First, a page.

Burkina Faso — This landlocked West African nation was formerly the French colony of Upper Volta, so named because it encompasses the headwaters and upper drainage area of the Volta River. It was established in 1919 with territory taken from the French colonies of Senegal, Niger and Ivory Coast.
It was disestablished in 1932, with its territory divided between Ivory Coast, French Sudan and Niger. In 1947, Upper Volta was reestablished as a separate French colony. It gained autonomy in 1958 and full independence as the Republic of Upper Volta in 1960.
In 1984, the name of the country was changed to Burkina Faso, using one word from each of the country’s two main languages to convey the description “The Land of Upright Men.”
Since gaining its independence, the country has had a very active stamp-issuing policy, producing many colorful issues with popular topical collecting subjects. On May 25, 1997, Burkina Faso issued a set of four Tribal Masks stamps (Scott 1125A-1125D). The set is unvalued in the 2015 Scott Standard Postage Stamp Catalogue, presumably because of a lack of pricing information.
Masks are a fairly popular topical collecting area. Recently, a mint never-hinged set sold in an online auction for more than $37 after a flurry of bidding. This indicates that there is probably more demand than can be met readily by the supply. If you see this set offered at $37 or less, I think it would be a good buy.
Several topical sets issued from 1997 to 2002 by countries that are not widely collected in the United States have relatively high catalog values or are unvalued in the Scott catalog. A lot of them also have unusual catalog numbers. Burkina Faso has a run of numbers from 1125A to 1125U. In this example, the suffixes indicate that these stamps were not listed until years after they had been issued.
I think that this is probably because these countries did a poor job of advertising and distributing new issues to catalog editors, dealers and collectors. Whatever the reason, this provides a fertile hunting ground for topical collectors.
A Linn’s editor did not find this week’s recommended stamps on ZillionsOfStamps.com.
Tip of the week
United States — The 1895 2¢ carmine George Washington stamp on paper watermarked double-line “USPS” (Scott 265) is an inexpensive stamp that is often missing in many collections. Examples in collections identified as this stamp frequently turn out to be misidentified examples of its twin on unwatermarked paper (Scott 250).
This stamp is very undervalued in the 2014 Scott Specialized Catalogue of United States Stamps and Covers in both mint never-hinged condition and original gum condition. It is valued at just $27.50 in original gum condition and $82.50 in mint never-hinged condition.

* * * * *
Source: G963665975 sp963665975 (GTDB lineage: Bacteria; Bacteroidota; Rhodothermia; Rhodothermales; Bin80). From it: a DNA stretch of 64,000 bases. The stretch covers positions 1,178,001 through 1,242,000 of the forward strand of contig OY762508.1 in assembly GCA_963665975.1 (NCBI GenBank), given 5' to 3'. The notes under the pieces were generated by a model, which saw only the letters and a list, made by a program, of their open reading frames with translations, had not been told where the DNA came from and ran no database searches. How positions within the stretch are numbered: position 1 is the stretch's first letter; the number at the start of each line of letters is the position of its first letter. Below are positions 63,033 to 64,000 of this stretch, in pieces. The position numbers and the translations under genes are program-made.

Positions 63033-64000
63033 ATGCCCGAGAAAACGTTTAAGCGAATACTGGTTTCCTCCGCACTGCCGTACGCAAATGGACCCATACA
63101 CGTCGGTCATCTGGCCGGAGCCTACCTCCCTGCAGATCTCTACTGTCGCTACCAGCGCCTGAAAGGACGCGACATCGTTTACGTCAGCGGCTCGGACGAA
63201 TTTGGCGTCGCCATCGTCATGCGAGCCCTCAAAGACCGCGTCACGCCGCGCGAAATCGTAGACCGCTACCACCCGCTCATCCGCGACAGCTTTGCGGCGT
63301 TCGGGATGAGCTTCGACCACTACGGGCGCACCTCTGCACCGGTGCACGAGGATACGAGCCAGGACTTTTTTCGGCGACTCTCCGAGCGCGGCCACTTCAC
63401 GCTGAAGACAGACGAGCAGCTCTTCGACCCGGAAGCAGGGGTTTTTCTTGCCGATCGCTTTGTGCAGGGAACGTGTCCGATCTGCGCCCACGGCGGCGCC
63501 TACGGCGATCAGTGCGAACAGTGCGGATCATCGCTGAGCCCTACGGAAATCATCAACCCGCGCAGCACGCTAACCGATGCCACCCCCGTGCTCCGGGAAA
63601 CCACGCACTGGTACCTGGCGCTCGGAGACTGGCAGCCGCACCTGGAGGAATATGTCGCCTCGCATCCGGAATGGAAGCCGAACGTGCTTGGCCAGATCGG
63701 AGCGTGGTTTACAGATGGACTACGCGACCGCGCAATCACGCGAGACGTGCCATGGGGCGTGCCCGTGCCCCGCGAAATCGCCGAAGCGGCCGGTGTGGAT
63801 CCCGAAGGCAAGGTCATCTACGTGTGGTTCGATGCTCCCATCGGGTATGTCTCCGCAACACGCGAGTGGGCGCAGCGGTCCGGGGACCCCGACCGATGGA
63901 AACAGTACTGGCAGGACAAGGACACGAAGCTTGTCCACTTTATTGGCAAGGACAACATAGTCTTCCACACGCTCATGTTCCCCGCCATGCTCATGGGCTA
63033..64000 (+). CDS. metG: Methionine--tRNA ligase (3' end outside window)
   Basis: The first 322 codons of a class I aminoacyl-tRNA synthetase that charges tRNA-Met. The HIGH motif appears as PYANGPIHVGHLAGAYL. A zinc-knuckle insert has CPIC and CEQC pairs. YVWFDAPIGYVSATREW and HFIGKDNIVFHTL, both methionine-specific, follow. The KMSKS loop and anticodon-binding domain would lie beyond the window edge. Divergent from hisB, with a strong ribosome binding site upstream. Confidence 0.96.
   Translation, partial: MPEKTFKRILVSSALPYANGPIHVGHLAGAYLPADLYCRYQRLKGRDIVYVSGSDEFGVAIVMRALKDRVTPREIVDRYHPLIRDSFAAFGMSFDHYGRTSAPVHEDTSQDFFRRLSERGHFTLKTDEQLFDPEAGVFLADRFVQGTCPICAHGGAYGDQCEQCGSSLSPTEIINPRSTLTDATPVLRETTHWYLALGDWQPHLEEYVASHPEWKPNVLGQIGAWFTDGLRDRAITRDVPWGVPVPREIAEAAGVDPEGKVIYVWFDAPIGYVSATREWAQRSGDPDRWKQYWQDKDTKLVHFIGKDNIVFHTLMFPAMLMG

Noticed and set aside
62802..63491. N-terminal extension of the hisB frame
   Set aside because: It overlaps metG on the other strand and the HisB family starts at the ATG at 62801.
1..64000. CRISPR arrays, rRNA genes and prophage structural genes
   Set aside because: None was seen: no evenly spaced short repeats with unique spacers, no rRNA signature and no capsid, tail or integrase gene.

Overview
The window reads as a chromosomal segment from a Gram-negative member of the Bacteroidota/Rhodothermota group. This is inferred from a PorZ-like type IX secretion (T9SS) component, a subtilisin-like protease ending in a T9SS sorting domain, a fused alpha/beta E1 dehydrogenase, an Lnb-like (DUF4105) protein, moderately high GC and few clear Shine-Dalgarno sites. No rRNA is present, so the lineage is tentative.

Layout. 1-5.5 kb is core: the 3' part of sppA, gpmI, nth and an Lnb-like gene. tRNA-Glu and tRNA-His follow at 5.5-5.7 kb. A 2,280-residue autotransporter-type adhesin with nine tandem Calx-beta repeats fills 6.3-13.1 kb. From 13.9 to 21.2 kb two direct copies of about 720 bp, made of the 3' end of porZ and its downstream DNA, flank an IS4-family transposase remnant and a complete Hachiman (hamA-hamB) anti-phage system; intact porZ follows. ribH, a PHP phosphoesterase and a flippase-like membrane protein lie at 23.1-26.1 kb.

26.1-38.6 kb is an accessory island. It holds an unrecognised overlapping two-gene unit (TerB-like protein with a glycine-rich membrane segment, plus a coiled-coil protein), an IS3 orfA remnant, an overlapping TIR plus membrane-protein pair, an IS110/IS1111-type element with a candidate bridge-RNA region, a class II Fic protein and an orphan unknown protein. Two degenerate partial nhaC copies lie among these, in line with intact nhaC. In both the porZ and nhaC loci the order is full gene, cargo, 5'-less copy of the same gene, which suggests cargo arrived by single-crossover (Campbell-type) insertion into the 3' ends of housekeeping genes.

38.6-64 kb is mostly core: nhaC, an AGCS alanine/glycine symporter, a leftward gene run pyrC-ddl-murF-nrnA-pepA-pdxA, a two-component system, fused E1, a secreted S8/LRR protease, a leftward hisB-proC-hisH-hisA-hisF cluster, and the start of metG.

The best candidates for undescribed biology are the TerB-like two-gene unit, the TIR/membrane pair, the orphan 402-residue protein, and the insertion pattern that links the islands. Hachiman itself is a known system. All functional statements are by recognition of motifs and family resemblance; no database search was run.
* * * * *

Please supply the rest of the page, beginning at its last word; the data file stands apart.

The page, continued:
Available stock often comes from old-time plate number strip collections that are broken up for sale as singles if some of the stamps in the strip are hinged and others are not.
This stamp is well worth buying at full Scott catalog value in either mint never-hinged condition or original gum condition in the grade of very fine. Fine-very fine examples are a good buy at two-thirds of Scott catalog value. — H.G.
July 30, 2015 09:01 AMAs in previous years, Rarities Week, the series of sales conducted June 22-26 by Robert A. Siegel Auction Galleries in New York, included several name sales as well as an assortment of notable items from around the world. The week kicked off with something of a do-over: a sizable assortment of better United States stamps and covers that had appeared in four previous sales, but whose winning bidder then failed to pay for them. Read More ›
July 23, 2015 04:35 PMThe Tieton, Wash., post office is a simple 1935 cement block building with a slat wood facade. Townsfolk in the agricultural community of 1,200 in central Washington believe the post office could become a landmark, if only the United States Postal Service would allow them to cover the front with a stamp-like mosaic. Read More ›
July 23, 2015 03:11 PMThe American Philatelic Society will host the nation’s largest annual stamp exhibition Aug. 20-23. The show will take place at the DeVos Place Convention Center, 303 Monroe Ave. NW, Grand Rapids, Mich. Read More ›
July 21, 2015 01:00 PMLinn’s Washington Correspondent Bill McAllister recently reported that the Inspector General of the United States Postal Service has taken the nation’s mail agency to task for intentionally creating 100 upright $2 Jenny Invert panes. Read More ›
Watch as Scott catalog senior editor Marty Frankevicz discusses the largest souvenir card produced by the Bureau of Engraving and Printing. The card is one of three issued to honor the centenary of San Francisco’s Panama-Pacific International Exposition.
Watch as Linn’s Stamp News associate editor Michael Baadke discusses Canada’s recently recalled $1.20 Dinosaur Provincial Park stamps featuring inaccurately described Hoodoo rock formations.
Watch as Linn’s Stamp News editorial director Donna Houseman discusses the discovery of another pane of the intentionally created upright variety of the $2 Jenny Invert stamp.
Chad Snee discusses the recent sale of the glass locket containing the famed 1918 Jenny Invert airmail error stamp.
It is always a treat to get to see stamp dealers’ own collections.
In the recently concluded Linn’s United States Stamp Popularity Poll, the Circus Posters set of eight stamps was chosen as the overall favorite issue of 2014.
Dispersal of the splendid Daniel B. Curtis collection continued March 25, with Robert A. Siegel Auction Galleries gaveling items from United States back-of-the-book and possessions.
The 175th anniversary of the first postage stamp, Great Britain's Penny Black, is May 6, but the stamp was placed on sale May 1, 1840, for mailers to use beginning on May 6, the designated issue date.